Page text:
Friday, 21 March 2014

Global Tuberculosis and aspergillosis - submission to UK All Party Parliamentary Group


Do some of the millions of smear negative ‘TB’ patients actually have TB at all? Drs Page and Denning have
submitted evidence submitted to the All Party Parliamentary Group on Global Tuberculosis (APPG-TB), UK addressing this uncertainty. Data from multiple sources suggests 15-20% of these patients may have chronic pulmonary aspergillosis (CPA).

Many smear negative patients fail to respond to empirical TB treatment often because of drug-resistance, or alternatively if the diagnosis was incorrect. CPA is a well described complication of pulmonary TB and can present with near identical symptoms and X-rays. Detection of CPA requires detection of Aspergillus antibody alongside chest X-ray or CT scan.

Currently CPA testing is not routine in patients who are TB smear test negative, but treating CPA can be effective with oral and IV antifungal drugs and more rarely with surgery. Such treatments are available globally are not routinely prescribed.

Importantly anti TB drugs lower oral antifungal drug levels to zero - rendering them useless - so it is vital to distinguish between the TB and its complication CPA.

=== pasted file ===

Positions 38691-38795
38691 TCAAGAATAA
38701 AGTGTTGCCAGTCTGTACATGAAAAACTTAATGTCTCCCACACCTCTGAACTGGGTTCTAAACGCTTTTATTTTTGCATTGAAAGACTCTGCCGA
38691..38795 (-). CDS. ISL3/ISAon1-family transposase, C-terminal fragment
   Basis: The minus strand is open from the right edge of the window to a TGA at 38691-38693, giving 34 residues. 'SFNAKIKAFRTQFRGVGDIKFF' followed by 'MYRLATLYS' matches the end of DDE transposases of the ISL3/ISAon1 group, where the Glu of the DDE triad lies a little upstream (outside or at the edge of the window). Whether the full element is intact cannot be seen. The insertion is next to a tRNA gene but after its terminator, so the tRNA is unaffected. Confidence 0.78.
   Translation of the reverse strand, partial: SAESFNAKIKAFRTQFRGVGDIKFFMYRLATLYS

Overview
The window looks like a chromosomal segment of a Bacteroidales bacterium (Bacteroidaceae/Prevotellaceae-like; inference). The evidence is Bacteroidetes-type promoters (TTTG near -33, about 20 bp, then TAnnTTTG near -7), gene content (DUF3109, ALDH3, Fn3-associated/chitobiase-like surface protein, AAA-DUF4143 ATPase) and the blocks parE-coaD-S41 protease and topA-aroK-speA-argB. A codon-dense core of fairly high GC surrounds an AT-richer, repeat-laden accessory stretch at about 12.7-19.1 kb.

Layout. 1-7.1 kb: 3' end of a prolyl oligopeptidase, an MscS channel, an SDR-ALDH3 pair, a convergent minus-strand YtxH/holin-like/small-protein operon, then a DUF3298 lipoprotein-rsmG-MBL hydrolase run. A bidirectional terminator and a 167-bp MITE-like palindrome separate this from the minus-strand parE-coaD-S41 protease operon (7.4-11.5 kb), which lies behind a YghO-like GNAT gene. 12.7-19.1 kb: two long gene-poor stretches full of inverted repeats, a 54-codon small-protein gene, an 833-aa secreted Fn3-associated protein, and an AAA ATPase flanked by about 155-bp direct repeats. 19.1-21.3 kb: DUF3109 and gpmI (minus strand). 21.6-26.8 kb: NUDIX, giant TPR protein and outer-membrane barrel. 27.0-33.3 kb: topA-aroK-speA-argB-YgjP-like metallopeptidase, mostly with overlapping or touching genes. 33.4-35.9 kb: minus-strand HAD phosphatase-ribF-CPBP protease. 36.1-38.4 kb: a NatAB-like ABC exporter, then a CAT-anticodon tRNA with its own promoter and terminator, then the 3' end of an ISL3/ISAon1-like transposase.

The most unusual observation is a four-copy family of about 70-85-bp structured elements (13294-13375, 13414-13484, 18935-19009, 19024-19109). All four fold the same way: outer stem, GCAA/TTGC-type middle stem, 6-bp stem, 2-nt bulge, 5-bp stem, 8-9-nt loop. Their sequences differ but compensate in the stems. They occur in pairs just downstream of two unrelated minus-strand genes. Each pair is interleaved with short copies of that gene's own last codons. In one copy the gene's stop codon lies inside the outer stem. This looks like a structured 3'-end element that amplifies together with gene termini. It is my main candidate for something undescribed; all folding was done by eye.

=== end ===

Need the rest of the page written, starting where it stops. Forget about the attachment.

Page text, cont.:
The submission by Page and Denning working from the National Aspergillosis Centre in Manchester , UK, indicates that up to 20% of suspected TB cases will in fact have CPA. They suggest that patients screened for TB should also be screened for CPA using Aspergillus IgG initially - a simple blood test. One such blood test costs less than €1 per test. They highlight the critical importance of this test in patients with an apparent recurrence of symptoms after initial TB treatment. Their recommendation would be treat positive patients with the antifungal itraconazole, given its general availability - an early diagnosis would result in less lung damage.

The APPG-TB is co-chaired by MPs Andrew George and Virendra Sharma. Its objectives are:
·         To campaign for TB to be made a political priority for the UK Government, Political Parties and the international community;
·         To co-ordinate informed Parliamentary activity on TB;
·         To provide a forum for debate and discussion on issues relating to the global TB problem among Parliamentarians and other key stakeholders;
·         To promote effective and sustainable solutions that will have a positive impact on meeting global TB control targets;
·         To ensure that political and financial commitment for TB control from the UK Government and other sources is proportionate to the global need;
·         To work in partnership with other All-Party Groups on cross-cutting issues;
·         To build relationships with and support the activities of Parliamentarians in other countries who are working towards similar objectives;
·         To be recognised nationally and internationally as an influential and effective partner in the fight against TB.

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